At my University Department we are about to upgrade the computers of our student lab (about 25-30 machines). The machines will be running Linux.

One thing about the new machines is that they have huge (1TB) hard disks (we did not ask for them, but anyways these days you cannot find considerably cheaper disks!)

Currently the users home directories are stored on a central file server and mounted via nfs.

So the question is, is there any way we could use all this disk capacity? I would think about

  • expanding our central file store, or
  • replicating the home directories for faster access.

The main issue would be that the lab machines are not guaranteed to be up all the time.

Browsing around this site I read about GlusterFS and AFS.

GlusterFS seems to have many friends and be a nice general purpose solution.

What about AFS? I've read that it has performance problems, any experience with it?

  • Are the machines going to be on all the time and are they server-class, i.e. any form of RAID, dual PSUs, ECC memory etc.? – Chopper3 Mar 18 '13 at 12:09
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    Probably not a good idea. I mean, sure, you could put a distributed file system on them, but given that they're desktops and may or may not be powered on, and you don't want to impact the users when they're using them... what are you going to store on your shiny new distributed file system? – HopelessN00b Mar 18 '13 at 12:39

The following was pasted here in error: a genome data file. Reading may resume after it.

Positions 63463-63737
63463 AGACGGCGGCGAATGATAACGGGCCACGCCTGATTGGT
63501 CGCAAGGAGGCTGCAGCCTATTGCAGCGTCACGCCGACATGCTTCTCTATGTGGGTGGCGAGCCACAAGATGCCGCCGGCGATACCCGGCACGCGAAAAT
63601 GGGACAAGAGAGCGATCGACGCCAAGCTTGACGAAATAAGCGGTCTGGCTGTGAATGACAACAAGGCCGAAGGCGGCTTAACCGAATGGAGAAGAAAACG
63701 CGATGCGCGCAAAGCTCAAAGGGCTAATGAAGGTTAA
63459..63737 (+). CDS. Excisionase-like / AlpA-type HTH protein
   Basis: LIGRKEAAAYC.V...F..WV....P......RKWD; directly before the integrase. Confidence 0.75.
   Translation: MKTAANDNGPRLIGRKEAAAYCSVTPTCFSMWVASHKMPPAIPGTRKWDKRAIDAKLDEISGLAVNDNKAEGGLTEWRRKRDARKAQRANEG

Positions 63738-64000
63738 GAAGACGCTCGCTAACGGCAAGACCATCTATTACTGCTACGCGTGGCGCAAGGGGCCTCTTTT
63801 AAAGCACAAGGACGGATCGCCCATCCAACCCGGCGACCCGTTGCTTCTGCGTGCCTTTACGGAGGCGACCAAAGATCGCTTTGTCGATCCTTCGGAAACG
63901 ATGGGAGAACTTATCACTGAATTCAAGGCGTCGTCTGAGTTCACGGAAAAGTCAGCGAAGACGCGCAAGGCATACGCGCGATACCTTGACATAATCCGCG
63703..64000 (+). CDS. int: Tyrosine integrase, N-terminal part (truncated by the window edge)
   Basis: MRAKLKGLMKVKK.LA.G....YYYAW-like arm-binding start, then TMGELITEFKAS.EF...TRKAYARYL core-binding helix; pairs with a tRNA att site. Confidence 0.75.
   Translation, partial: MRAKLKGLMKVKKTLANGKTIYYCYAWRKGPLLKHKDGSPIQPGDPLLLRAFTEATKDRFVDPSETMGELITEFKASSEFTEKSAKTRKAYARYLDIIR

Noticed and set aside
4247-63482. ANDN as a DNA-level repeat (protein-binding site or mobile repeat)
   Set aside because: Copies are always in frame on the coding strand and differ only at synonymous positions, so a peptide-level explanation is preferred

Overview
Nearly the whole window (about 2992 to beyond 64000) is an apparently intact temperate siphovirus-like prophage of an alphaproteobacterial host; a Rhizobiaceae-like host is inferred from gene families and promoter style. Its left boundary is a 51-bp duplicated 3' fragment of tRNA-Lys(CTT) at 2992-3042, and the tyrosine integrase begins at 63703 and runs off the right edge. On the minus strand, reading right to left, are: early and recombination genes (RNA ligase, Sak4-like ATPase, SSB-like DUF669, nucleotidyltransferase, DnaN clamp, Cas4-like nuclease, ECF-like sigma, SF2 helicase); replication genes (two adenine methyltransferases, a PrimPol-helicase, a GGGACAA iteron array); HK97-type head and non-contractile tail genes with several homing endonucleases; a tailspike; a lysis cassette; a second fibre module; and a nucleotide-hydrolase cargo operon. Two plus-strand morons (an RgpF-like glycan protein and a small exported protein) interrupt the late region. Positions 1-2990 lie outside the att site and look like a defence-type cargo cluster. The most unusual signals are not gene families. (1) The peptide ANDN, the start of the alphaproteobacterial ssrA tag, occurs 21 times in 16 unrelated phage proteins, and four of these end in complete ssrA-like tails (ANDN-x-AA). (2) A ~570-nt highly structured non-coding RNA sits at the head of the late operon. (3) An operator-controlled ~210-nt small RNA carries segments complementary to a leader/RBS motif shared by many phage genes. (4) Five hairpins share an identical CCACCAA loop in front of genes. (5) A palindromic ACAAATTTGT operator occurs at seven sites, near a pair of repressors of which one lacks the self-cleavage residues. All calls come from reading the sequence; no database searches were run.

• Wow, what a waste... I really wonder if anyone has a smart idea to use them as such. Swap space, SQL server slaves, backup, distributed FTP server (rsync-ed, at least one host should be up), distributed sniffers (tcpdump/nids), etc. Whatever you are currently doing, use that to make scaling projects. – Aki Mar 18 '13 at 12:59
  • @Chopper3: The machines are good quality desktop PCs (Alienware Aurora, don't ask!). Being in the student lab, they will be on most of the time but of course, that's not guaranteed. What I was thinking mostly would be a way to cache students home directories locally, for faster access, but I don't know if the actual network traffic and performance will be less or more than when simply using NFS. – nplatis Mar 18 '13 at 17:18
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    @nplatis - there's no good way to do this, they may be 'good quality' but they're still desktops (i.e. they'll break about 10-100 times more frequently than proper servers), and the lack of availability will kill any attempt to use a clusters/distributed file system, I'd give up on the idea, nice that you thought of it but your situation isn't working in your favour sorry. – Chopper3 Mar 18 '13 at 18:33

I've been there, not wanting to "waste" what appears to be good storage. It's not "good", it's a fool's errand trying to use that storage as anything but local. The system would have to keep a full copy of everything on every machine, as it would never know what machine is going to be turned on/off. The replication traffic alone would make a noticeable impact on your network.

If you really want to use those disks, pull them out of the workstations (PXE boot the workstations) and use the disks in a SAN (there are many reasons against using consumer grade disks in a SAN too!)

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Did you look on CEPH filesystem http://ceph.com/ceph-storage/

Also, about caching, if you really want this, - you can try CacheFS, here is nice article about http://www.c0t0d0s0.org/archives/4727-Less-known-Solaris-Features-CacheFS.html

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